Let me take you back 25 years to a conversation that helped me understand who I am, what I do and more importantly, why I do it.
I was Executive Director of a Rescue Mission in Washington, DC. A Promise Keeper rally was scheduled to come to the DC metro area. I encouraged the pastor of the church I attended to get the men in the church to attend. He assigned me to Chris, one of his associate ministers, as my point of contact.
Chris and I developed a plan to promote the rally. Since he was the counseling pastor and I’m cheap, I figured I’d get a free counseling session. I explained when I had to fire someone, I stopped breathing. My diaphragm stopped working and I had no breath in my lungs. If the person asked me a question, I couldn’t respond because I couldn’t breathe. After some dialogue, he said I was an adult child of an alcoholic. I explained there was no alcoholism in my family. He was emphatic that he was right. Chris was right, and he was wrong.
Growing up, we had a full bar in our basement. The walls had beautiful knotty pine paneling. There was a neon Pabst Blue Ribbon sign, and two large cabinets of hard liquor. Yet, it never was consumed. If there was no alcohol consumed, how could Chris be right.
In the dysfunctional family, the drugs of choice are more than alcohol and drugs. They include: work, food, sex, gambling, power, spending, religion and rage. In my family, my father was a rageaholic. When my dad “acted out” by yelling at people, all the shame in his life went away. For the rest of our family members, we felt like a hand grenade went off in our vicinity. We were bleeding, while my dad felt relief.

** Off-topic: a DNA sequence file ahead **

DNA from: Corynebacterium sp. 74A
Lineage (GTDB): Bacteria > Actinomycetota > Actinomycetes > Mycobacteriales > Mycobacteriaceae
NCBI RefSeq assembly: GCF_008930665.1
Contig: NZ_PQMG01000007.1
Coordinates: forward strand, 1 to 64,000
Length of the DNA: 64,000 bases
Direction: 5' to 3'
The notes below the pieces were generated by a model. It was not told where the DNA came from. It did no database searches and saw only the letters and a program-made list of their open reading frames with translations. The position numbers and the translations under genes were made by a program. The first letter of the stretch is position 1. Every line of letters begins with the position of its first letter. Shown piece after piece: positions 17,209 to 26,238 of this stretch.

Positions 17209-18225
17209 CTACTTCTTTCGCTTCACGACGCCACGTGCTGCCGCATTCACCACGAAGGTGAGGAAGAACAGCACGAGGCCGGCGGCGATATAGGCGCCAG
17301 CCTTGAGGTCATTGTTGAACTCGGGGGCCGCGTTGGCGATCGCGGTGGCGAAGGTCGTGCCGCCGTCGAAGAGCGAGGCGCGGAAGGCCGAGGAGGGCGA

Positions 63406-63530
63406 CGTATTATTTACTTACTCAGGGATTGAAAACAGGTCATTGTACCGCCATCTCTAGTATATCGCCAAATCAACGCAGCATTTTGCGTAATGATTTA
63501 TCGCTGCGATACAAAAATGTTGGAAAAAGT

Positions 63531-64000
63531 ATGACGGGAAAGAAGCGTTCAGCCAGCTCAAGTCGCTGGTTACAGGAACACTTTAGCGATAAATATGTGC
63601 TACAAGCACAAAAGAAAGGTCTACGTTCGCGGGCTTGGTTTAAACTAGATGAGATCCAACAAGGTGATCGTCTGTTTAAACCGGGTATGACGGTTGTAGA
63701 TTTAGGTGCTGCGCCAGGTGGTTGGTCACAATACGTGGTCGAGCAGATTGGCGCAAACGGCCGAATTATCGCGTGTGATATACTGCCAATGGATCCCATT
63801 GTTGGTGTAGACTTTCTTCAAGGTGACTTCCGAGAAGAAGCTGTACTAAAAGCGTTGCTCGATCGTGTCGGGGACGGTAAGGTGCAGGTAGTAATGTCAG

When my dad verbally laid into a waitress, I acted like any kid growing up in an addicted family; I bowed my head, closed my eyes and pleaded with God to make it stop. It never did. I would go behind each person and clean up the wreckage of humanity who had just endured his verbal assault.
Chris enrolled me in a 12-week workshop based on the workbook written by Tim Sledge, “Making Peace With Your Past; help for adult children of dysfunctional families.”
In the addicted family, the children take on roles to keep the family “functioning”. The oldest is labeled, “The Hero”. They overachieve to prove the family isn’t crazy. The second born is the “Scape Goat”. They bear the brunt of why the family is “wobblily.” The third child is the “Lost Child.” They observe the first two siblings and decide the only way to survive is to become invisible. The fourth child is the “Clown” whose role is to bring humor into the family. My dad treated me as the Scape Goat. I could do no right. The confusing part of my story is I should have rebelled and gotten into drugs and alcohol with tattoos on my body. Instead, I responded as the Lost Child, totally compliant.
In the healthy family, the parents meet the emotional needs of the children but in the addicted family, the children meet the emotional needs of the parents. It sounds like God’s plan, but it’s just far enough off course to cause someone who grew up in the addicted family to run through life with their shoes tied together, falling and breaking their nose. Over the last 25 years, I have worked hard to break the cycle of dysfunctional behavior that was passed to me, so I don’t pass it to my children.
I’ll be back in two weeks. Until then, live well my friend.